Studies show that two people who are going through a divorce are rarely “on the same page” — even when it comes to the process of grieving.

To those of us who are divorce experts, it is no surprise that a couple who has split up would find themselves at different stages of the grieving process at different times.  After all, the person who initiates the breakup has typically thought about it well in advance.  By the time the decision has been made and the divorce papers are filed, she or he had plenty of time to grieve and has already come to the point of acceptance.  However, this is not the case for the other spouse, who very often is taken completely by surprise.  That person is at the beginning of the grief process, and it will take him/her longer to work through the emotions that are a normal part of any divorce.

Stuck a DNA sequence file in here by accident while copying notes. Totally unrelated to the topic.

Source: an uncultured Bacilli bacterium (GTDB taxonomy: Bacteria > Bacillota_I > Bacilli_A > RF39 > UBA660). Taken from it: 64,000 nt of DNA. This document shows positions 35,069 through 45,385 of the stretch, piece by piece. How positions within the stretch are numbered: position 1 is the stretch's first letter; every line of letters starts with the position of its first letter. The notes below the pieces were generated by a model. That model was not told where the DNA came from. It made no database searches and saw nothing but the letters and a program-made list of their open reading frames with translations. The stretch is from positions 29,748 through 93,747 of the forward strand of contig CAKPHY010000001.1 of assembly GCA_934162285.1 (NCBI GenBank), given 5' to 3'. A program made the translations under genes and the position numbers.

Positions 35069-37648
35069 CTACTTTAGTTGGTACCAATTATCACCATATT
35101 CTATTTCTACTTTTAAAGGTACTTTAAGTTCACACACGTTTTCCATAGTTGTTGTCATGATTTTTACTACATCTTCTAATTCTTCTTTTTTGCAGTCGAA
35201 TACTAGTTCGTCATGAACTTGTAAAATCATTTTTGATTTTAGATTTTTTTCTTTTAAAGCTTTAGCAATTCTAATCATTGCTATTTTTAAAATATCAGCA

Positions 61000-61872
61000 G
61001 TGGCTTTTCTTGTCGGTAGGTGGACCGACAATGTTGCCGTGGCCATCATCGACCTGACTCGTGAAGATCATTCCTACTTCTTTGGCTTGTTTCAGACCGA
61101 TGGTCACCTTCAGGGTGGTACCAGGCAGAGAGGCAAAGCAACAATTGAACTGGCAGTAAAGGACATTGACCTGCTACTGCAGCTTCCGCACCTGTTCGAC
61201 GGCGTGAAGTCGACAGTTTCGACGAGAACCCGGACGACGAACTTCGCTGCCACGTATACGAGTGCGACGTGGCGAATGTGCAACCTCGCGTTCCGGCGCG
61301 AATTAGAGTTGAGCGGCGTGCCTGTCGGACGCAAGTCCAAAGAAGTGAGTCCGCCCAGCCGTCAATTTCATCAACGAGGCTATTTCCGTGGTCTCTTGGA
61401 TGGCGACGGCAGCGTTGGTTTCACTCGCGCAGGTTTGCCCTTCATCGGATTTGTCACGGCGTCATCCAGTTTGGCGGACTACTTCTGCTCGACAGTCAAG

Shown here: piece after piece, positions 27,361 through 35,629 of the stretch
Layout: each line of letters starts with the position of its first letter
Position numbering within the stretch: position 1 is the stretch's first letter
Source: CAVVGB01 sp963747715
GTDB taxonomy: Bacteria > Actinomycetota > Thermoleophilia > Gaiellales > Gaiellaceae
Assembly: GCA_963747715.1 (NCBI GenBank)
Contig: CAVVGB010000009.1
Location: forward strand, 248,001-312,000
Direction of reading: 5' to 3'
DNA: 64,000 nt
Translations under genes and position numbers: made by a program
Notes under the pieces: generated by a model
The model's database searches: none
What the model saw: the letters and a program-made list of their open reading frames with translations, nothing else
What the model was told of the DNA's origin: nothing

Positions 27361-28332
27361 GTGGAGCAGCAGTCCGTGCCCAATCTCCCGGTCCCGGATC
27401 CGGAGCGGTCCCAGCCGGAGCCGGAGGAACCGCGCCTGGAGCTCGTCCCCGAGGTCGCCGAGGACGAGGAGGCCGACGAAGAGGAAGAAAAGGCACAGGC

But please keep in mind that there is a light at the end of the tunnel.  For now, take it one day at a time.  If you need help, find a good counselor.  Life can, and will, be good again.

This song, “Breakeven” by The Script, perfectly describes the feelings of the partner who has been “left behind” . . .

Gary J. Frank is a Family Law Attorney, a litigator, and a mediator with over thirty years of experience in dealing with divorcepaternity, custody, and parenting issues. For many years he acted as a Judge Pro Tempore in the Maricopa County Superior Court, which gave him an insight into the inner workings of the courts that many attorneys lack.  In addition to representing Family Law clients in litigation, we are also willing to help people by working with them on a Limited-Scope or Consultation-Only basis.  Our office is located in the Biltmore area of central Phoenix, with satellite offices in Scottsdale and Paradise Valley, Arizona.  We can be reached by telephone (602-383-3610); or by email at [email protected]  You can also reach us through our website at  If you are in need of a consultation regarding any area of Family Law, contact us today.  We’d be happy to help.